Traditions and Resolutions and Little Christmas

Twelve days of Christmas. No, I won't start singing about a partridge. This is a literary twelve days!

The final task in the Literary Resolutions for 2011 is to: Buy books, give books, talk about books, and spread your love of literature throughout the holidays.

I can't think of anything more fun, and actually, it fits right in with my own goals, as seen in the post below.

Also, Nadja's hosting a Twelve Days of Christmas gift list starting on 10 December. Be sure to stop by!

One of my favourite Christmas stories, besides the Christmas story itself, is Agnes Sligh Turnbull's Little Christmas.

I read it for the first time ages ago in an issue of Reader's Digest from the 1960s, and only recently found out that it's actually a longer novel. The story as I read it (I have a feeling Reader's Digest excised quite a bit) is very sweet, about a couple and their two children who come together for the holidays and the family dramas that ensue - until the mother recreates the Christmas traditions from when the kids were younger, and they work through their problems.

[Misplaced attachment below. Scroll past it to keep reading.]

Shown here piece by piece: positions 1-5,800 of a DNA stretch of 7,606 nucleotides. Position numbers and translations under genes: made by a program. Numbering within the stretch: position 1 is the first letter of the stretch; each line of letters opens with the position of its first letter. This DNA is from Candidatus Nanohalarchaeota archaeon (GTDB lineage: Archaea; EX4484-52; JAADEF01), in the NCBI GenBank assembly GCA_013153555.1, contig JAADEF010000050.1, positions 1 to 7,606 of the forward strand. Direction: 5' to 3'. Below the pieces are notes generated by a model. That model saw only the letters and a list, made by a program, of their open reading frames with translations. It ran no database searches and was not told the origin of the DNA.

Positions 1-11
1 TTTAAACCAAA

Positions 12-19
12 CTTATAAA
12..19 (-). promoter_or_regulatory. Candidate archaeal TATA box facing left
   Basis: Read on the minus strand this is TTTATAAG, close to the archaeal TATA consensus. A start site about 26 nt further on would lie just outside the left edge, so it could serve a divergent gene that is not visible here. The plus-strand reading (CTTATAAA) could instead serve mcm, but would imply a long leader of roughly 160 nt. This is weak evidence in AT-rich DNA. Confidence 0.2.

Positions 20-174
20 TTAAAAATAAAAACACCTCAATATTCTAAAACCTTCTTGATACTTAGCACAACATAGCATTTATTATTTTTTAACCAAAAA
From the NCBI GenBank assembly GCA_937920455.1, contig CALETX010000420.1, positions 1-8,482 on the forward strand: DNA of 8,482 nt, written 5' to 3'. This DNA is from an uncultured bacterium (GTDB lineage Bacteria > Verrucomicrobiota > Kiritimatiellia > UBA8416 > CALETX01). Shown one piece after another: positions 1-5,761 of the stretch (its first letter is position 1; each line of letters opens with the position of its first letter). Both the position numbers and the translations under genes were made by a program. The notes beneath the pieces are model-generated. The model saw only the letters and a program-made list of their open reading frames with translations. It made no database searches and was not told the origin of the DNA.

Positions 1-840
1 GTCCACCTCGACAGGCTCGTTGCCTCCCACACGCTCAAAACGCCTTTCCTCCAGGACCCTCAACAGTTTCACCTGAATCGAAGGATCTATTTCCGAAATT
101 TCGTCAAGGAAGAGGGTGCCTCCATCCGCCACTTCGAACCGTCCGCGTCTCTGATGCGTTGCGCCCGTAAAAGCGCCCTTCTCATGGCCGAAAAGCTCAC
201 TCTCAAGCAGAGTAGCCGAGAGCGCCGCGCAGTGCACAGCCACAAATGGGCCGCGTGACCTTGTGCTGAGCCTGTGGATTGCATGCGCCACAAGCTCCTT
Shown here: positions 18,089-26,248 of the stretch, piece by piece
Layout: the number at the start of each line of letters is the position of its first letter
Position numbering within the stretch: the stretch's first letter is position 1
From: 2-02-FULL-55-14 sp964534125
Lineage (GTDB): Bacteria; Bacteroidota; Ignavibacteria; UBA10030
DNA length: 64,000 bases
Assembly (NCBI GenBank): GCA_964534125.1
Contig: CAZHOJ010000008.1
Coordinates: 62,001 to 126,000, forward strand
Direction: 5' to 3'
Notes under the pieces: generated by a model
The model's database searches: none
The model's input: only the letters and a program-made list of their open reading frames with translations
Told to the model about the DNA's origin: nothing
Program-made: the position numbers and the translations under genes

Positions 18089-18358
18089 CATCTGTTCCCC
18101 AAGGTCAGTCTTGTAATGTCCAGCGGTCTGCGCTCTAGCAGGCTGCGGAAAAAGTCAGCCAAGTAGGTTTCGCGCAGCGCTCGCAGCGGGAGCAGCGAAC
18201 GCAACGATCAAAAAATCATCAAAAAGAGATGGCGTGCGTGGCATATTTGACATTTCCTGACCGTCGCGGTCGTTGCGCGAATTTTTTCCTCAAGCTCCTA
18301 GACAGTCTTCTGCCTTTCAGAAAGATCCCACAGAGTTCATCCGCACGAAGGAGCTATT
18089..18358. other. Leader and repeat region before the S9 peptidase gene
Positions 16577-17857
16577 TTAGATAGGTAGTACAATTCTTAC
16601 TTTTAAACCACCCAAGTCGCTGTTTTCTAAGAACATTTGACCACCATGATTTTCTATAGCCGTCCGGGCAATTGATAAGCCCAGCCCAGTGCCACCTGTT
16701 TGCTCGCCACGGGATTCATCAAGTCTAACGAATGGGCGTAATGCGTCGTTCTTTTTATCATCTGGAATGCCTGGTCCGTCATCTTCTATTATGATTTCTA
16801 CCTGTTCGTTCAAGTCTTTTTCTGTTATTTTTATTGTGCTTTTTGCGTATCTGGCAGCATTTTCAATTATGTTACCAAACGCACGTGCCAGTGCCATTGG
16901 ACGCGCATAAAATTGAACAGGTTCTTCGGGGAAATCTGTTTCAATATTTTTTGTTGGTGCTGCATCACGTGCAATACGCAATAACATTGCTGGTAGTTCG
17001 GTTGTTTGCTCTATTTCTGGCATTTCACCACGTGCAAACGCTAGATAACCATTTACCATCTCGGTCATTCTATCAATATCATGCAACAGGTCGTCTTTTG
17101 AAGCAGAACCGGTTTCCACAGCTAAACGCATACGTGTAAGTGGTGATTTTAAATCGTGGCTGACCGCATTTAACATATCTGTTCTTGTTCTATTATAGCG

Aw, I know it sounds cheesy when told like that (I can't even write my own books' blurbs!). But now you have a chance to read it for yourself - I've found a copy printed in the Australian Women's Weekly!

"Suddenly a soft, startled flush rose in Margaret's cheeks. She sat there thinking intently, and then she spoke aloud. 'Little Christmas!' she repeated over and over again. 'Little Christmas; now, today, and mine if I want it!'"


(There's a weird quote about Englishwomen as wives in the margins of the newspaper; I can't tell if it's meant to be a joke or not.)
Which are your favourite Christmas tales?
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